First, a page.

Lakers newsletter: Should the Lakers trade LeBron James?

Los Angeles Lakers forward LeBron James looks up during an NBA basketball game.
LeBron James
(Andy Clayton-King / Associated Press)

Good morning loyal readers (or send-directly-to-spam-ers — I see you too), it’s Dan Woike with the latest edition of the Lakers newsletter — a weekly check-in that continues on into the playoffs even if the team I cover doesn’t.

Even though the Lakers have been done for almost a month now, there’s still a lot to talk about. They’re coach-less. Their highest-paid player was at the Met Gala dressed like a Charles Dickens character. And there’s an HBO series heading toward a season finale that’s been airing the organization’s real and imaginary dirty laundry.


But this week, we’re going to talk about something else, albeit reluctantly. And that’s because other people, well, they keep on talking about it.

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So you think the Lakers should trade LeBron James…

LeBron James dribbles a basketball.
LeBron James
(Luis M. Alvarez / Associated Press)

First, it was our terrific columnist Bill Plaschke. And then, on Wednesday, it was ESPN’s master takesman Stephen A. Smith.

Both gentlemen are prodding the Lakers to trade LeBron James as they try and figure a way out of the corner they’ve boxed themselves into over the last three years.

“At this point in his career, there really is only one way LeBron James can help the Lakers win a championship,” Plaschke wrote in February. “They must trade him. It’s their best chance at getting the fastest start on their inevitable rebuild. It’s their last chance to fix the Lakers brand before it sinks into what could be a decade of mediocrity.”

It’s more than fair to wonder about it (Plaschke was on it months ago) as the Lakers stare at a future with plenty of questions.

And on ESPN’s “First Take” on Wednesday, Smith offered his rationale.

“The Los Angeles Lakers as presently constructed are going nowhere,” Smith said. “… [James is] the only person that has extreme value. You’ll never get equitable value for his greatness. But it’s the only chance you have to be immediately respectable if you’re the Los Angeles Lakers.”

But before you deal with whether or not the Lakers should try and trade the player about to be the NBA’s all-time leading scorer, it’s important to ground these kinds of thoughts in reality.

If the Lakers were to make James available, who would want to trade for him? What would the Lakers want in return? And, most importantly, what teams can satisfy both criteria?

The answers aren’t immediately clear.

After conversations with some rival general managers and scouts around the NBA, the first thing to know is that if James were available via trade — and to be 100% clear, there are ZERO indications that’s the case — it wouldn’t be 29 other teams bidding on him.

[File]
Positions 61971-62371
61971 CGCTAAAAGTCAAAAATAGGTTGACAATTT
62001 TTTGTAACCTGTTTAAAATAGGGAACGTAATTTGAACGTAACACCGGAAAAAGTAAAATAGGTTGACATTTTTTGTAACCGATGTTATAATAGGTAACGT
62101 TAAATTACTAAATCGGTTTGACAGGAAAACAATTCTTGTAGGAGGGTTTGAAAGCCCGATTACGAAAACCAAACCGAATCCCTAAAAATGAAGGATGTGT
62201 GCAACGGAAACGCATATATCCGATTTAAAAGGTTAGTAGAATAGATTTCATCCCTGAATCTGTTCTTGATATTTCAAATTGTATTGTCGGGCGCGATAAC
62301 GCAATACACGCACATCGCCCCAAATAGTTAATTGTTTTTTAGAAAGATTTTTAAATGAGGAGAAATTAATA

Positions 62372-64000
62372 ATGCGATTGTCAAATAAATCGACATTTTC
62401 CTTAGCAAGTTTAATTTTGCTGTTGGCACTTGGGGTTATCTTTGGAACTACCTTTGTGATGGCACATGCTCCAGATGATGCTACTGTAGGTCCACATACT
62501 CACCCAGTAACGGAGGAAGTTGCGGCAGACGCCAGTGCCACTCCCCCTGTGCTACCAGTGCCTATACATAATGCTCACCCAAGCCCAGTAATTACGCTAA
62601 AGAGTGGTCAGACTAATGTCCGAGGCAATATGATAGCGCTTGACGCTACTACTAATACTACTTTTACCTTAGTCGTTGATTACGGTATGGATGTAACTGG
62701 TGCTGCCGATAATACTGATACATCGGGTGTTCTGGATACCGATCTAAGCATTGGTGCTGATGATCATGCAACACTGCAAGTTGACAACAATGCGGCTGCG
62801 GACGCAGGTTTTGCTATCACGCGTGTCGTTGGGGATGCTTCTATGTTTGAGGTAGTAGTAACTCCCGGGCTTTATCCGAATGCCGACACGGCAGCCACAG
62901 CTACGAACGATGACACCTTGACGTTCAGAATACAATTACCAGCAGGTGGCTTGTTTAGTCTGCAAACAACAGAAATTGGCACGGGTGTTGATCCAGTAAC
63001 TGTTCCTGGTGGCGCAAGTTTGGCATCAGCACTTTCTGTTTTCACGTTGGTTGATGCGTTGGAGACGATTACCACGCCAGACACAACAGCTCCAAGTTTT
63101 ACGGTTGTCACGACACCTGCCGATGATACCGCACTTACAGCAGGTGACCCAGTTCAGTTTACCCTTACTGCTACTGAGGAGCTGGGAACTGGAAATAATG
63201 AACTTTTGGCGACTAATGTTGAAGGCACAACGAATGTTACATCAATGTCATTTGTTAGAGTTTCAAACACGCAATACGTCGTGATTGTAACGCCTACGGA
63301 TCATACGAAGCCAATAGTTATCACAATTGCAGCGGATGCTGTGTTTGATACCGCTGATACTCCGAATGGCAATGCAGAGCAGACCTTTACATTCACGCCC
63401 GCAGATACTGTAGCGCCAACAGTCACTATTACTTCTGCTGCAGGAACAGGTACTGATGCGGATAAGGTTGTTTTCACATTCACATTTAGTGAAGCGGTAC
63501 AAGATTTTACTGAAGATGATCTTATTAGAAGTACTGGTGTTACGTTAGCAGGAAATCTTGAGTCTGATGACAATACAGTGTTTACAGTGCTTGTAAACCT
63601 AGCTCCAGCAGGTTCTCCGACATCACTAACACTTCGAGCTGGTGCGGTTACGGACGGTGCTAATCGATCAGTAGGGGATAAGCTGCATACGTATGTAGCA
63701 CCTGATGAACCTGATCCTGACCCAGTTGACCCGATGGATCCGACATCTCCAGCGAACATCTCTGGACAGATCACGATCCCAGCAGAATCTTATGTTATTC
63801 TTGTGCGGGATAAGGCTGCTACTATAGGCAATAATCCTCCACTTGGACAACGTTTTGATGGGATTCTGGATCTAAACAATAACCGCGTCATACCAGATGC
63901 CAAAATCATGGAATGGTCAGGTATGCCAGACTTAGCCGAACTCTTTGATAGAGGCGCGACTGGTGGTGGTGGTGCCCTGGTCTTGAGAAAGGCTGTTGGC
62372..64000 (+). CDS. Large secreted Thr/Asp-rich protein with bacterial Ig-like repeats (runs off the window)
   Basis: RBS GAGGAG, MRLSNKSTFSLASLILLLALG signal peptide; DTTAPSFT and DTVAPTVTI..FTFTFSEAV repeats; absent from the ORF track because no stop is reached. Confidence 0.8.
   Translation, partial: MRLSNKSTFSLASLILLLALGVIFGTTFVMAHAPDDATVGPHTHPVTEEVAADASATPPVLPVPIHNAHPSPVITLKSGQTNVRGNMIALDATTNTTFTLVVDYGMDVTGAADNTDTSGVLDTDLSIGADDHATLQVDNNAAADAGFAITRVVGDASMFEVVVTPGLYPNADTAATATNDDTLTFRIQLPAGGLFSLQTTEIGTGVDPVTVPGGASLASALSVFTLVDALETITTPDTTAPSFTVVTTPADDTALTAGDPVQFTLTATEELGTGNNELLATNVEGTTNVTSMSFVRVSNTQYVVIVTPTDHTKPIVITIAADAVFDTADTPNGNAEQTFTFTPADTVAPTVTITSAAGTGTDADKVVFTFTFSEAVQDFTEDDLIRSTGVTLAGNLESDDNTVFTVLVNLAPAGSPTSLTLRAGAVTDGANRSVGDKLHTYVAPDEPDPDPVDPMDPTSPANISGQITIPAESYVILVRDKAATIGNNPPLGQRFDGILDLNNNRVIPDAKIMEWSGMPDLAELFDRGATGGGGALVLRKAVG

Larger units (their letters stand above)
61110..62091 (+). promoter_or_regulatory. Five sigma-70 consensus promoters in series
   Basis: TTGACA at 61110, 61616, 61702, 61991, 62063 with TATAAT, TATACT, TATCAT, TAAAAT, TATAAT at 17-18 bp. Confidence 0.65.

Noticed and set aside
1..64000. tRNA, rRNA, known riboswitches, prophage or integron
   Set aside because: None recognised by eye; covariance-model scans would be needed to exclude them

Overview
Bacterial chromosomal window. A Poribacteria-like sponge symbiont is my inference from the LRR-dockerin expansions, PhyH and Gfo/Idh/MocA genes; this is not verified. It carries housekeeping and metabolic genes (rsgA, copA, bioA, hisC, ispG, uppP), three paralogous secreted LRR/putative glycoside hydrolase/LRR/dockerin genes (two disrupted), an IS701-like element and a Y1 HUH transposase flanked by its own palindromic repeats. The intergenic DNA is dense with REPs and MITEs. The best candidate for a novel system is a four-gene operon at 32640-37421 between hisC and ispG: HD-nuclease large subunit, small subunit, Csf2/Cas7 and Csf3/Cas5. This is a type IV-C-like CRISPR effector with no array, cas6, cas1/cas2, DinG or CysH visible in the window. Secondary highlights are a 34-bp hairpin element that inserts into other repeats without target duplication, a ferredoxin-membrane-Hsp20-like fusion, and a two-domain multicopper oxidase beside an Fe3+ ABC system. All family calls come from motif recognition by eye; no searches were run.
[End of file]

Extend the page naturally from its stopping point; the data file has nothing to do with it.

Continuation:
James is more than a player; he’s a culture that dominates every aspect of your organization. You have to be willing to take that on.

While teams on the outskirts of the NBA’s title picture would certainly have some financial interest in bringing James on board — he’d certainly sell tickets — it would be incredibly short-sighted to add a 37-year-old free-agent-to-be just to get some more people in the building.

Memphis Grizzlies guard Ja Morant dribbles a basketball.
Memphis Grizzlies guard Ja Morant
(Brandon Dill / Associated Press)

So the focus would fall to teams that believe they’d have a realistic chance of winning a NBA title if they traded for James. And inside that group, teams built around some of the best young players — Ja Morant, Jayson Tatum, Devin Booker, Luka Doncic — wouldn’t sacrifice them in a deal for James.

That would leave the Lakers with a fairly shallow pool of possibilities as they consider dealing one of the greatest players of all time. And the kinds of options that they’d probably face are second and third-tier stars paired with picks or younger players with some upside — but not ones that keep you in the title hunt.

A James trade would force the Lakers to face their future much quicker than they want. Are they looking for other players to pair with Anthony Davis to try and stay competitive? (And do those players even exist?) Or would a James trade just be the precursor to a Davis deal? And if you’re doing that, are you truly ready to walk back into the darkness of the lottery, especially with the Pelicans controlling so many of your picks?

It’s why suggesting the Lakers trade James is only part of a solution — if you even think it is one. The next part is finding the right team and the right price, setting the Lakers up for success in the future if they’re getting rid of their best hope for winning in the present.

James is undoubtedly valuable. But if he’s most valuable to the Lakers, sending him out in a trade just can’t work.

Song of the week

“Just Can’t Get Enough” — Depeche Mode

This song is old enough it could’ve been a Laker last season. While we’re talking about trades, it’s fair to wonder what the Lakers’ asking price might be. But knowing how much this organization values stars and their legacies, there might not be a realistic answer, with the Lakers unable to get enough back for James to make it worth it.

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Until next time...

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